March 26, 2014 · 0 Comments
By James Matthews – Dufferin County’s Official Plan may have measures to ensure it has a voice regarding large-scale pit and quarry developments inside its boundaries.
The county’s Official Plan Steering Committee met in Orangeville on Tuesday to discuss some issues as part the plan’s overview. They adopted a revised meeting schedule for the Official Plan project’s second stage.
A draft of the Official Plan will be circulated April 3, followed by a technical committee meeting and community stakeholder focus groups on April 7. Local municipal councils will be able to review the draft starting that day until April 28.
On April 10, the committee will report to the whole county council.
April 29 will be the last day to submit comments in advance of a joint council workshop to start May 1 before the committee is to report back to the county council May 8.
The committee will also determine if the draft could be rolled out to the public during a pair of open houses, the first in Shelburne on May 21 and the second May 22 in Orangeville.
Regarding aggregate resources and the development of pits and quarries, the committee discussed the possibility that projects greater than 250 acres in scope would require county Official Plan amendment. That includes the expansion of existing pits and quarries.
“That brings the county into it in a meaningful way,” said Sonya Pritchard, the county’s chief administrative officer. “It expands county interest beyond just roads.”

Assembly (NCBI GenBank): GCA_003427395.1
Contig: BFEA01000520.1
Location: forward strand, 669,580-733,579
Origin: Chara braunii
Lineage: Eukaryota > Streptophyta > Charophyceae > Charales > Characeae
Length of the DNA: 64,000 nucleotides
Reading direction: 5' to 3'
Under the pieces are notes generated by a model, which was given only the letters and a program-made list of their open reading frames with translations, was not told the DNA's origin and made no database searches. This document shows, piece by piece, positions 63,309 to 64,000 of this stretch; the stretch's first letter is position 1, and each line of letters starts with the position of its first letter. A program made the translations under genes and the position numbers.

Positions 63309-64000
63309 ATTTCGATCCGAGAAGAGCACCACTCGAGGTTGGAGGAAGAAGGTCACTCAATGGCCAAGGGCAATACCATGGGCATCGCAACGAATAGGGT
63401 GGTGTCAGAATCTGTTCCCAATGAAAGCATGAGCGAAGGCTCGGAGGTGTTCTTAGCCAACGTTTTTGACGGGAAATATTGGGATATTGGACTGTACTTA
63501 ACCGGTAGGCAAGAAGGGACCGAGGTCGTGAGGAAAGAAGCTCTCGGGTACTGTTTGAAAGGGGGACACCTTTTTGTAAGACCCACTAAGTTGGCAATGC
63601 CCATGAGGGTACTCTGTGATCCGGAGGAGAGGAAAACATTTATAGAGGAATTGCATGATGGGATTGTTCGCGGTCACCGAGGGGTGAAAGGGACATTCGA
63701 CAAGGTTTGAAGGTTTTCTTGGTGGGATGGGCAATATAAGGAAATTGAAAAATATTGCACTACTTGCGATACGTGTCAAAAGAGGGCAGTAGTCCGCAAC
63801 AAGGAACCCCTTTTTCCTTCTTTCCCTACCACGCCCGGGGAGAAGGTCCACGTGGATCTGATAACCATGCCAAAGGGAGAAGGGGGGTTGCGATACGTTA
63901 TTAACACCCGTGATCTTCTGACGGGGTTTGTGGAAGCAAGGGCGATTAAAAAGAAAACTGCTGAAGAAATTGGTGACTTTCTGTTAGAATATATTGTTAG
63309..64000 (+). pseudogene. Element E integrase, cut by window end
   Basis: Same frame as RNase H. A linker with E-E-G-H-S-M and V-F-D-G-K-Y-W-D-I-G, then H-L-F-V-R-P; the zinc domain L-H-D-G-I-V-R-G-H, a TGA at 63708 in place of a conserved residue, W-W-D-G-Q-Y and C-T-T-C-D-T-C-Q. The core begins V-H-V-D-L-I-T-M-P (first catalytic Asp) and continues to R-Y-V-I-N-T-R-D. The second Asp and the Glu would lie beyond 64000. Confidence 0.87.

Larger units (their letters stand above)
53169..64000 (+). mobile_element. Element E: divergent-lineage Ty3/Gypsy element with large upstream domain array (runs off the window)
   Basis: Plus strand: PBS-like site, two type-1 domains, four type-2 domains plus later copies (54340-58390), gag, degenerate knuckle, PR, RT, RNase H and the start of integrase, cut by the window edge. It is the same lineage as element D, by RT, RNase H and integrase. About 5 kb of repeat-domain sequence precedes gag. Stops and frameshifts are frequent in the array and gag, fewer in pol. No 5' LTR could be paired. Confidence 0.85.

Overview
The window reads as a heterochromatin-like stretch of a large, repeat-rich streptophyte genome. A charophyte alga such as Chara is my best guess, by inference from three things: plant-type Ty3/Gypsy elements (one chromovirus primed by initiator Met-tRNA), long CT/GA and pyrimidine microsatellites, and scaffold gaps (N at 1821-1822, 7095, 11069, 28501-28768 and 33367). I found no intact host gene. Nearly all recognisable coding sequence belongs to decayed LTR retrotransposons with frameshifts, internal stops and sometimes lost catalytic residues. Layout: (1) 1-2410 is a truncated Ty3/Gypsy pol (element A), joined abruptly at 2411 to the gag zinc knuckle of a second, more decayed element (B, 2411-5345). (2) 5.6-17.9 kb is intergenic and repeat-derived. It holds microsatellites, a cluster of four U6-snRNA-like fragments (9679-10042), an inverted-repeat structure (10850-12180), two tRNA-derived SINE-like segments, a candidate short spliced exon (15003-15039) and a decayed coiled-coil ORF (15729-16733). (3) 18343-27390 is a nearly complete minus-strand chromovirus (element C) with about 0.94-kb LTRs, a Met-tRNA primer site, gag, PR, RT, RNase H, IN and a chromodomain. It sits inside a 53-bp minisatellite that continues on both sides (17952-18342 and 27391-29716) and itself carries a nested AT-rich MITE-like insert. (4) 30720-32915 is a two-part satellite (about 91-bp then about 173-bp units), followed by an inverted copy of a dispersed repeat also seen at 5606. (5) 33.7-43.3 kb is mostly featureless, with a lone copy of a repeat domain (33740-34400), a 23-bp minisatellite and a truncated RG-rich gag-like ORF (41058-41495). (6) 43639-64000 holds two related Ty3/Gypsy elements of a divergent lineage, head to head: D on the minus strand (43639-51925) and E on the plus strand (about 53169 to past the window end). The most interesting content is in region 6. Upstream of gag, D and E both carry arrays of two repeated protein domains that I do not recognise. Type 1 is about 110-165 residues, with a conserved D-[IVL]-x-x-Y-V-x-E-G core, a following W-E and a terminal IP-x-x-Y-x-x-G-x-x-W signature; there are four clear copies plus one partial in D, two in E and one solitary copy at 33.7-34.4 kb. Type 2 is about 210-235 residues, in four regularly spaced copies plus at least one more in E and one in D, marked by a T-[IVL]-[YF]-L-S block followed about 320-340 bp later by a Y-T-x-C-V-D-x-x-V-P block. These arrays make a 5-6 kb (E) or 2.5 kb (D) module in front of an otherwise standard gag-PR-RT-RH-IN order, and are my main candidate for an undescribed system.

Recently, there’s been concern expressed about the proposed 200-acre Melville gravel pit about one kilometre south of Orangeville. That land parcel is equal to 220 football fields in size. Currently, the area is farmland.
The proponents, a company called Olympia Sand and Gravel Ltd., hope to extract as much as 1.2 million tonnes of aggregate each year. Should it begin extraction, the Melville pit will be the third largest in Caledon – this, the area where Ontario’s largest pit is located.
It was also suggested the county should have a say in the number of heavy vehicles associated with aggregate shipping to access its thoroughfares. High heavy traffic could mean increased wear and tear to county roads.
If a municipality approves aggregate development less than 250 acres with no county input, that could entail as many as 200 large trucks daily traversing county roads. And the county will foot the bill for such infrastructure maintenance.
“For that reason, the county should have input regarding traffic levels,” said County Councillor John Oosterhof, the mayor of Grand Valley.
Melancthon Mayor Bill Hill, the current warden, agreed. He said that many trucks a day on a number of roads would have a detrimental impact.
County Councillor Allen Taylor, mayor of East Garafraxa, suggested the county’s interest regarding aggregate materials extends farther.
He said importing fill from outside the county and shifting fill from within its borders could change the region’s topography. Deviating an area’s topography may alter its drainage patterns, he said.